Listen to today's episode of StarDate on the web the same day it airs in high-quality streaming audio without any extra ads or announcements. Choose a $8 one-month pass, or listen every day for a year for just $30.
You are here
Ides of March
Perhaps the most famous date in all of literature is the Ides of March. It’s immortalized by William Shakespeare’s play “Julius Caesar,” in which a soothsayer warns the Roman leader to “beware” the Ides. Caesar ignores the advice and visits the Senate — where he’s promptly assassinated.
The play, of course, is based on fact. Caesar really was murdered in the Senate on the Ides of March. In the modern calendar — created at the orders of Caesar himself — that date is March 15th.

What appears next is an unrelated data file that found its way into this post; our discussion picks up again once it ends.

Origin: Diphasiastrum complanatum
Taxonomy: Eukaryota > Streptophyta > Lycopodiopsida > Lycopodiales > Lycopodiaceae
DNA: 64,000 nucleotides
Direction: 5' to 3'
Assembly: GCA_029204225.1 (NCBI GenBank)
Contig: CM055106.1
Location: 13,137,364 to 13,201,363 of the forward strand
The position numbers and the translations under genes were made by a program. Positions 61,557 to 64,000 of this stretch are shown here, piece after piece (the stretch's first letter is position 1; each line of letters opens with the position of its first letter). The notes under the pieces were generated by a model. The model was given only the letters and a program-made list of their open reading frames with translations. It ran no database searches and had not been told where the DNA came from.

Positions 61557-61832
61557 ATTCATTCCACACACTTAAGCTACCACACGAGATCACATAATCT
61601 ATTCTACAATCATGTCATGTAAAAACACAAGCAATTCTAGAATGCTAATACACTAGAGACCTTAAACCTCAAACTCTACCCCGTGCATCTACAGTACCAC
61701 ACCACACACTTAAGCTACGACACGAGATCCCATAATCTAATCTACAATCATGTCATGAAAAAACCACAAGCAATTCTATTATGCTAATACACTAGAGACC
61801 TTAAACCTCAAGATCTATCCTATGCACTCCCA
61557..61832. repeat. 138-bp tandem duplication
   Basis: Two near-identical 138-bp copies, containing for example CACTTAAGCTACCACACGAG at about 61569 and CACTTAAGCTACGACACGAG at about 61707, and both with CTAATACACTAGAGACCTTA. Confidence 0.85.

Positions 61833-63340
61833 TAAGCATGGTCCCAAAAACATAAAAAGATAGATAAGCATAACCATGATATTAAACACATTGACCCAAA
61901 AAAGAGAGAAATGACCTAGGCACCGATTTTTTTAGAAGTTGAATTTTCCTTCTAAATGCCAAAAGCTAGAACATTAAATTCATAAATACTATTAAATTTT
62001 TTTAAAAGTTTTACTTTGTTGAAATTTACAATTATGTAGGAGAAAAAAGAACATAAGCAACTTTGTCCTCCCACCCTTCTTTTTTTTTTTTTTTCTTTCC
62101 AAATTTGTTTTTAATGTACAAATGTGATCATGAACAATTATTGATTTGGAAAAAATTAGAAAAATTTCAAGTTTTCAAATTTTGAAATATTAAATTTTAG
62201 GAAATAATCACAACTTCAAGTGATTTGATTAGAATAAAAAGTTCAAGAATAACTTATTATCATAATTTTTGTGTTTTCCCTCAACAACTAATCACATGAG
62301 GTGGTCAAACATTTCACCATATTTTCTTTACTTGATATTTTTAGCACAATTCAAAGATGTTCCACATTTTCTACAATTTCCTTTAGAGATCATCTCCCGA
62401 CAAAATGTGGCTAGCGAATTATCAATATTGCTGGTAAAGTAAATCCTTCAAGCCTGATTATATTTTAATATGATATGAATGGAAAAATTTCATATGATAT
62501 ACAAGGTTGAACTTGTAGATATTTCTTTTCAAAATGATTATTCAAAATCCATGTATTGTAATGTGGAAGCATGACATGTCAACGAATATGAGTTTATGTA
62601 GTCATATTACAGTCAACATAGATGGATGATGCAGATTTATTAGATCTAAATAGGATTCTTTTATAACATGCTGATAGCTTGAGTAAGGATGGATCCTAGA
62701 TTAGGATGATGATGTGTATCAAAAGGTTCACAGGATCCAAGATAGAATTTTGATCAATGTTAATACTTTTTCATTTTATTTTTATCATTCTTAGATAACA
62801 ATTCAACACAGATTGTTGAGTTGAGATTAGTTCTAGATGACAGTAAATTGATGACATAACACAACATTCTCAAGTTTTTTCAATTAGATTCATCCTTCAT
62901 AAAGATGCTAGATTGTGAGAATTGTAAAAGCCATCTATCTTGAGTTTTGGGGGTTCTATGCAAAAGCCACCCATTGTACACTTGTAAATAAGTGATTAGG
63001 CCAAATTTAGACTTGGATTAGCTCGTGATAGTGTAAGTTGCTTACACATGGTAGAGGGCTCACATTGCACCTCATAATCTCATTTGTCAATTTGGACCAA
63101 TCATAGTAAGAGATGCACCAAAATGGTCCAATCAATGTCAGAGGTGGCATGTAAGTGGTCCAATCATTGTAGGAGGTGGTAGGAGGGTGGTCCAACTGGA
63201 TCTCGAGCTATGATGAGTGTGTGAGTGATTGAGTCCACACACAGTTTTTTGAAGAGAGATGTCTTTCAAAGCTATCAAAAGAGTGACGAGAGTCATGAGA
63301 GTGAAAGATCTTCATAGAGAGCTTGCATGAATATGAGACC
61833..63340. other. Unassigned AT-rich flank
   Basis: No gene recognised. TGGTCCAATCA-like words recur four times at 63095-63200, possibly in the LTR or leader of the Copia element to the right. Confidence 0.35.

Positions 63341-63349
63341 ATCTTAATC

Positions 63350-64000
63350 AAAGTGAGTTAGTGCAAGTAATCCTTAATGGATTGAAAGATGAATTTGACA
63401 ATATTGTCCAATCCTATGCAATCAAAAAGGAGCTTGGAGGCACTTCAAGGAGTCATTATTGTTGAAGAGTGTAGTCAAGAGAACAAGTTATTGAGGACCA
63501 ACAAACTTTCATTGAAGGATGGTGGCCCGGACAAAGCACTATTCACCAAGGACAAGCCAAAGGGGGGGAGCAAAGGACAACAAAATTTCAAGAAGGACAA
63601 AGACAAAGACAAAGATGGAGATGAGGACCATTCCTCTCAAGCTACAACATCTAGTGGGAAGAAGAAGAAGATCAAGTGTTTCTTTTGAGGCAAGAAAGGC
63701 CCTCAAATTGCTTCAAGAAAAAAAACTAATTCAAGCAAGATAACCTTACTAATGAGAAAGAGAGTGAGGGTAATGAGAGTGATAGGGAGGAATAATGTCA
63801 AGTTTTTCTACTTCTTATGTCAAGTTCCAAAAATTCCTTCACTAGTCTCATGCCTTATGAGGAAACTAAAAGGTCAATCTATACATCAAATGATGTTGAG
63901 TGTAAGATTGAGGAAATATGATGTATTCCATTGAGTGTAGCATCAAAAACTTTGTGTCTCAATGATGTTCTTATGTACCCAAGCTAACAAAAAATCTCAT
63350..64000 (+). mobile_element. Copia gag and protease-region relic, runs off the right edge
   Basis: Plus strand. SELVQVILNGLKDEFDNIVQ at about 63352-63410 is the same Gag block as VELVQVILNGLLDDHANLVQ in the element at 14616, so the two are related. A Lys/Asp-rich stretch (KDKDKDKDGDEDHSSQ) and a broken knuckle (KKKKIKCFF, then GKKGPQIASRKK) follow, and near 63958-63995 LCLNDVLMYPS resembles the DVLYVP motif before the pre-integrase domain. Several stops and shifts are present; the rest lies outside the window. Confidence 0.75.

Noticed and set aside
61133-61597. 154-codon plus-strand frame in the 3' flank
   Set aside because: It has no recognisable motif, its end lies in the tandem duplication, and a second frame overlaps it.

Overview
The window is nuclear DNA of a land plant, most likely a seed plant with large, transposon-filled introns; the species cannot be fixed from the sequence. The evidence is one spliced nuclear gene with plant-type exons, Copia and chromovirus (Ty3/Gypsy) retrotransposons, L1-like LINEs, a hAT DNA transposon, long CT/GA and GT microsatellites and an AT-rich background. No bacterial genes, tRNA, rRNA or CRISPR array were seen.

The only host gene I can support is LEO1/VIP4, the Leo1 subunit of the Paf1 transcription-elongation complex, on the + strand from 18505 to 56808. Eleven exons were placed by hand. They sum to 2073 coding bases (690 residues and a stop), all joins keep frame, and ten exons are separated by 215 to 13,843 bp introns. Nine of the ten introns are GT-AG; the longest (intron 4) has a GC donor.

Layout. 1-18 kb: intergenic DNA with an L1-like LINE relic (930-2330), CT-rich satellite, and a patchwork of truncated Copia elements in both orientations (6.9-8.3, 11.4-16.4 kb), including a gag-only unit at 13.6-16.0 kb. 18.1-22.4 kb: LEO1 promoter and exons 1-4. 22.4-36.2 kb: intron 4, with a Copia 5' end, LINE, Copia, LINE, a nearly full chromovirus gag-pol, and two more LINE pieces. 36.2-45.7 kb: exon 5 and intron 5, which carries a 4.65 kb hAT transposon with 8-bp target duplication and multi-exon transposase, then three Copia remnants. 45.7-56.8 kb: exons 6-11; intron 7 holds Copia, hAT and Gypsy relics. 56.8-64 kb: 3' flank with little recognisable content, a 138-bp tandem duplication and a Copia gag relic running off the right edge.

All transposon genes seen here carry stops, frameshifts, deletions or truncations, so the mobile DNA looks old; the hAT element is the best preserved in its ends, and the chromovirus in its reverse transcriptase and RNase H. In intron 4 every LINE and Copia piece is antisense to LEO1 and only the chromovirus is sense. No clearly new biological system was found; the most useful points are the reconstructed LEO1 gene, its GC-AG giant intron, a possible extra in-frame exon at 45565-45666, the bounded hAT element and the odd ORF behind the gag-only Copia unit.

The Roman calendar didn’t number the days of the month as we do today. Instead, days were reckoned in relation to three key points: the Kalends, which marked the start of the month; the Nones, which came on the 5th or 7th, depending on the month; and the Ides, which came on the 13th or 15th. The other days were counted backwards from these dates.
In every month, the Ides was the day that rents and other debts were due. And the Ides of March held special significance. For much of Roman history, the year began in March, not January. The Ides of March was a time of feasting and other celebrations. An early feast, for example, honored a goddess of the new year. And later on, the Ides kicked off a whole week of celebrations.
And the very first Roman calendar was based on the phases of the Moon. The Ides corresponded to the full Moon, so the Ides of March marked the first full Moon of the year.
So enjoy this year’s Ides of March — a famous date from an early calendar.
Script by Damond Benningfield